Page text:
In the United States, cohabitation laws for alimony vary from state to state. In some areas, simply living with a new partner is enough to automatically terminate any alimony payments one is receiving. In other states, the matter needs to be taken before a judge, who needs to determine if there has been a sufficient change in circumstances to warrant a reduction in alimony payments.
Examples of Cohabitation Laws for Alimony
Here are some examples of different ways this issue is interpreted:
Cohabitation and Alimony in Alabama
If you are receiving alimony payment in Alabama and are living with someone of the opposite sex without being married, you could have your alimony payments terminated. Simply having an intimate relationship or allowing that person to spend the night is not considered grounds for the Court to order that the payments cease, however.
Evidence must be provided that the person receiving alimony has a partner living with them. The Court would consider the following as being proof of cohabitation:
- The person is having mail delivered to the residence.
- Clothing and possessions are being stored there.
- The individual's vehicle is parked at the residence on a regular basis.
- The person spends his or her time when not working at that location and eats meals there.
Cohabitation and Alimony in Maryland
The law in Maryland regarding alimony is a bit different from in our previous example. The relevant part of the Family Law Article of the Maryland Code reads as follows:§11-108. Termination of alimony.
Unless the parties agree otherwise, alimony terminates:
- on the death of either party;
- on the marriage of the recipient; or
- if the court finds that termination is necessary to avoid a harsh and inequitable result.
A person making alimony payments would have to go to court to demonstrate to a judge that his or her former spouse's live-in relationship with a new partner constitutes a "harsh and inequitable result" if they want the payments to cease. A clause can be added to a marital settlement agreement stating that any alimony payments will cease if the recipient is cohabiting with a new partner. As in the previous example, the payor will need to prove that the alimony recipient is living with a new partner before they can stop making payments.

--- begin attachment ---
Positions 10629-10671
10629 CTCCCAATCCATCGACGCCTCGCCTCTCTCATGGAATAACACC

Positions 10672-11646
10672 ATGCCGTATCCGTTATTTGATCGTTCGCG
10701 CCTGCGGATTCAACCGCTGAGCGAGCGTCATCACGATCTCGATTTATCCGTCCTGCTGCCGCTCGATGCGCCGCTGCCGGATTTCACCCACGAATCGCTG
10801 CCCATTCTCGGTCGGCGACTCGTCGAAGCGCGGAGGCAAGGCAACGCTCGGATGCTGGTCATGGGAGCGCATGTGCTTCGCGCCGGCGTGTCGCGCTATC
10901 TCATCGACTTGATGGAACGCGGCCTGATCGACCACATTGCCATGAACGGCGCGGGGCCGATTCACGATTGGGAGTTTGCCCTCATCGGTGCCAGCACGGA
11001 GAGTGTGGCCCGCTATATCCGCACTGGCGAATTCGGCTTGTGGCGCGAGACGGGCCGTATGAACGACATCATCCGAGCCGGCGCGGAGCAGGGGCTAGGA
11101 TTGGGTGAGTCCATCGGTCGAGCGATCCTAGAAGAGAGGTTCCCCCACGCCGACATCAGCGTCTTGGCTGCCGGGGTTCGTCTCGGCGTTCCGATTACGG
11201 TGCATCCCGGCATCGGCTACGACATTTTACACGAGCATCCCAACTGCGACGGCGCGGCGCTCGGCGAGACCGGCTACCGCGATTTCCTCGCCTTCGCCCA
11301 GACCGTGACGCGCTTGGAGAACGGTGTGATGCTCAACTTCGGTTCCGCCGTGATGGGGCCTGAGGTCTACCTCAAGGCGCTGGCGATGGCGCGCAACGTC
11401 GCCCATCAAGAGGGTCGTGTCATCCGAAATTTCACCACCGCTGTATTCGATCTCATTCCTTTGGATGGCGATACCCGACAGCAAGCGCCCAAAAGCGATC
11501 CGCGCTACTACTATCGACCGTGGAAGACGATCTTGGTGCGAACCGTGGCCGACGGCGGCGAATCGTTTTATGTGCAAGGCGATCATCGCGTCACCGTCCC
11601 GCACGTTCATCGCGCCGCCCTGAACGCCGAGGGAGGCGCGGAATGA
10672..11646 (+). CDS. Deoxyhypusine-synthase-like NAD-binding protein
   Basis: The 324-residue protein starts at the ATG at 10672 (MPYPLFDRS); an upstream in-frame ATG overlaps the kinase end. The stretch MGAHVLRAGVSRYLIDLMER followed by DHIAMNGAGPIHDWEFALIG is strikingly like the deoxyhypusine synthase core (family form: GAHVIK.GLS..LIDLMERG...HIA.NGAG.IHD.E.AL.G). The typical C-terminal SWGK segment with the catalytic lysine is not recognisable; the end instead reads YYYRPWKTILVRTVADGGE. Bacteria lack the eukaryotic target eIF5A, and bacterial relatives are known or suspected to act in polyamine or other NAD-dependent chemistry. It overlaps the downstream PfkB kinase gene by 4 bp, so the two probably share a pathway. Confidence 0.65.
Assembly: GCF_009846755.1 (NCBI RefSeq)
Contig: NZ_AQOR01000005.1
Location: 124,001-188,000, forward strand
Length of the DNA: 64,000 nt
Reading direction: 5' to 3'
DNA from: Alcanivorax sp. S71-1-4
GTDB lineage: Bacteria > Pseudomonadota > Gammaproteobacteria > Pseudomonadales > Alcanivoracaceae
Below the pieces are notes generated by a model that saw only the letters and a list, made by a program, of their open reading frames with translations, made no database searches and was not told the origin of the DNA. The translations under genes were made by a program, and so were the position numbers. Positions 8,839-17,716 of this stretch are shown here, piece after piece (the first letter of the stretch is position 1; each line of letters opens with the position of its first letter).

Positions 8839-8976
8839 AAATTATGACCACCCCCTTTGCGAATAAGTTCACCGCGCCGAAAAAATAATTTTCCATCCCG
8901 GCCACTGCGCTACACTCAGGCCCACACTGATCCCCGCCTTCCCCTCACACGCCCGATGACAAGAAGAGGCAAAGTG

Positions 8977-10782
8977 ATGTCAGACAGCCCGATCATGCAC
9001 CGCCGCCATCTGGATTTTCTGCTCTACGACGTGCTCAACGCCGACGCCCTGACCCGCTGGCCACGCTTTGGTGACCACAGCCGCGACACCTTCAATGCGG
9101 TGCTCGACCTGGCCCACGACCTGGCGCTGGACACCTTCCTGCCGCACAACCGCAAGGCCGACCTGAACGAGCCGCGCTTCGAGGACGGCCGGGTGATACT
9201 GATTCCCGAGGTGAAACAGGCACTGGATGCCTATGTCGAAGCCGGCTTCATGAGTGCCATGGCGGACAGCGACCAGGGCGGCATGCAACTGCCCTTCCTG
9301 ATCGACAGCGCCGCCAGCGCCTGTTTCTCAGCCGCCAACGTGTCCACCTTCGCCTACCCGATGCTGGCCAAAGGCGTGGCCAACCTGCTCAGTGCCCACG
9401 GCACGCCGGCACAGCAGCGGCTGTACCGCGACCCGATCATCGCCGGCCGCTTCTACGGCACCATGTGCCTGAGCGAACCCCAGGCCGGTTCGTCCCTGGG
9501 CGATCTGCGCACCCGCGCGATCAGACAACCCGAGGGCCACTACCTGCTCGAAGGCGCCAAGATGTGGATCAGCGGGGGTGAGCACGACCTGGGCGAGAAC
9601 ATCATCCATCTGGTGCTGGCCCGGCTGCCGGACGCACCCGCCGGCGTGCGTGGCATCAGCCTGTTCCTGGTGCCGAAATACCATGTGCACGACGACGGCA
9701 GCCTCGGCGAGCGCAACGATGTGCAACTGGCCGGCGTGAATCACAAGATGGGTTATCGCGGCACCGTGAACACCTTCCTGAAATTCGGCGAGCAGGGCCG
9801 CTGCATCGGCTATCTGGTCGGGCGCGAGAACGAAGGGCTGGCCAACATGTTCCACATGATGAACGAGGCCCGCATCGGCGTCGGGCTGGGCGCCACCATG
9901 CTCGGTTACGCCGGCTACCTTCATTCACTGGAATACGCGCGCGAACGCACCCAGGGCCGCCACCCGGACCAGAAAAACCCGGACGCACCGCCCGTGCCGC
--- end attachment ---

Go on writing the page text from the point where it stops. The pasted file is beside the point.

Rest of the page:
Cohabitation and Alimony When Recipient is in a Same-Sex Relationships
The issue of how to deal with a person receiving alimony payments who then enters into a domestic partnership with a person of the same sex is a relatively new one for the courts to try to interpret. In states where this option is available, it conveys some of the same rights and responsibilities given to married couples. This living arrangement is similar to being married, but not the same thing as entering into a legal marriage.
It has been argued that if alimony payments are to cease on the recipient's remarriage but the recipient has not remarried in the strictest sense of the law, then the payments should continue. This argument has been used successfully in Oregon, while the Virginia Appellate Court came to the opposite conclusion. The Virginia Court found that entering into a domestic partnership was "analogous" to remarriage and ordered that the alimony payments be terminated.
When divorce decrees or marital settlement agreements are being drafted, the issue of alimony being terminated when the recipient lives with another person should included. If the decree or agreement specifies cohabitation with a member of the opposite sex only, then the door is left open for the recipient to enter into a live-in relationship with a partner of the same gender and continue receiving payments. This issue should be dealt with, even if it seems unlikely that the alimony recipient will choose to enter into a romantic relationship with a person of the same sex.
Seeking Expert Advice
Cohabitation laws for alimony can be complicated and are constantly evolving over time. If you have questions or concerns about these issues, do consult with an attorney who can give you advice for your specific situation.